You could see that impact down the stretch when you look at who the contenders were in the closing laps. It was 44-year-old Matt Kenseth at the point with 35-year-old Martin Truex, Jr. running right behind him, part of the five-driver Toyota freight train of 30- and 40-something drivers armed with the experience of knowing how to work together. Who became the major challenger as the white-flag lap neared, using the high line to his advantage? Forty-year-old Kevin Harvick. While some young drivers hung in there for top-10 finishes like Austin Dillon and Kyle Larson, the best any rookie could do was Blaney in 19th. Elliott spun out, of course along with fellow youngster Matt DiBenedetto, taking Chris Buescher with him.
Did You Notice? … Quick hits before taking off…
- One big disappointment from the 500: Jamie McMurray. The driver of the No. 1 Chevy was a popular darkhorse pick but never seemed to have the speed or the handling to contend in the 500. With Larson having a much better Speedweeks at a place (plate tracks) that typically leans McMurray it’ll be interesting to watch the No. 1 team going forward this season. McMurray is in a contract year, and with the addition of Rob Kauffman’s finances expectations on the No. 1 car are expected to rise. You also have to figure based on the Stewart-Haas Racing announcement it’s CGR that will transition into Hendrick’s “B” team going forward as long as JR Motorsports stays in the XFINITY Series.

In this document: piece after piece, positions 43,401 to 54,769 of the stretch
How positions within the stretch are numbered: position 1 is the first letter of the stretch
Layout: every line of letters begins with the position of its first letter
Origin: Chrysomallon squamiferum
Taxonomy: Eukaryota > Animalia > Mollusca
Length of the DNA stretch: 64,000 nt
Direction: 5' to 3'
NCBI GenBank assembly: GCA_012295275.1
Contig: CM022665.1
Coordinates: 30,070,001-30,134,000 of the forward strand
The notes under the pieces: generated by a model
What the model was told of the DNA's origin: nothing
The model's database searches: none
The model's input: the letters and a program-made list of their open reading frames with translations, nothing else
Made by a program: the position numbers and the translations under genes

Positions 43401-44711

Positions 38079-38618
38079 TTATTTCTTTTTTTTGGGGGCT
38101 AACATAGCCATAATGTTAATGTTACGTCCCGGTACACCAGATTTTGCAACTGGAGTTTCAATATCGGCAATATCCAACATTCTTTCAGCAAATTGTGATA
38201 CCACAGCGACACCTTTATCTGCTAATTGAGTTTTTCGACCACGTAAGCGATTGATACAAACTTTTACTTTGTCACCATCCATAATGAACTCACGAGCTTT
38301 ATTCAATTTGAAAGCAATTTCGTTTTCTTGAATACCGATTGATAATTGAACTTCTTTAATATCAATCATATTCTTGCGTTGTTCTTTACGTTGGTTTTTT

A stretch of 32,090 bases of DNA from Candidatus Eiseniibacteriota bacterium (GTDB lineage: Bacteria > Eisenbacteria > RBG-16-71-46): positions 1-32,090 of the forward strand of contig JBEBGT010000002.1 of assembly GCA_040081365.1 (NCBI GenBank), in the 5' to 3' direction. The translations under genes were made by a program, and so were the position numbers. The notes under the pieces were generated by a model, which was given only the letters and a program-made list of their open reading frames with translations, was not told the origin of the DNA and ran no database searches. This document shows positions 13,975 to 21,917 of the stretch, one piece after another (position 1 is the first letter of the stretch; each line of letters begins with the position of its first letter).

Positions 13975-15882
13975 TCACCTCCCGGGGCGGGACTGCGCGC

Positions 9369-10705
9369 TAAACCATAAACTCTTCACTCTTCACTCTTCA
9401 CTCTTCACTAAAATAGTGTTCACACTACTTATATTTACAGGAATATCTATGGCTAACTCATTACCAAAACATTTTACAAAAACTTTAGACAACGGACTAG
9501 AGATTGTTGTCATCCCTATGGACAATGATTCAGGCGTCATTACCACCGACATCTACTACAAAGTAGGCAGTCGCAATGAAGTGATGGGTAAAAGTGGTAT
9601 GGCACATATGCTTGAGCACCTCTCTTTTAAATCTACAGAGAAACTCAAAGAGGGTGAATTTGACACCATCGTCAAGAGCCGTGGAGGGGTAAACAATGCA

- Another big driver to watch heading to Atlanta: Kasey Kahne. Wins have come few and far between for him in recent years but Atlanta is one of his best tracks statistically. If there’s a place for Kahne to strike, it’s intermediate ovals, and he had a reasonable top-15 finish in Sunday’s Daytona 500. The new handling package offers Kahne, who many people thought might not keep his ride at HMS, an opportunity to come out strong in 2016. When 10 of your 17 career victories are on tracks between 1.5 and 2 miles in length, you want to make sure to take advantage of those opportunities.
- Daytona saw the Truck Series have 43 trucks competing for 32 spots. Atlanta? 34 teams survived to make it to the track the following week (though three full-time teams are expected to be added to the final rundown). That’s a loss of about 20 percent, but still a strong enough field that NASCAR’s third-tier division is looking up. No start-and-parks can be expected there for the near future.
About the author
The author of Did You Notice? (Wednesdays) Tom spends his time overseeing Frontstretch’s 40+ staff members as its majority owner and Editor-in-Chief. Based outside Philadelphia, Bowles is a two-time Emmy winner in NASCAR television and has worked in racing production with FOX, TNT, and ESPN while appearing on-air for SIRIUS XM Radio and FOX Sports 1's former show, the Crowd Goes Wild. He most recently consulted with SRX Racing, helping manage cutting-edge technology and graphics that appeared on their CBS broadcasts during 2021 and 2022.
You can find Tom’s writing here, at CBSSports.com and Athlonsports.com, where he’s been an editorial consultant for the annual racing magazine for 15 years.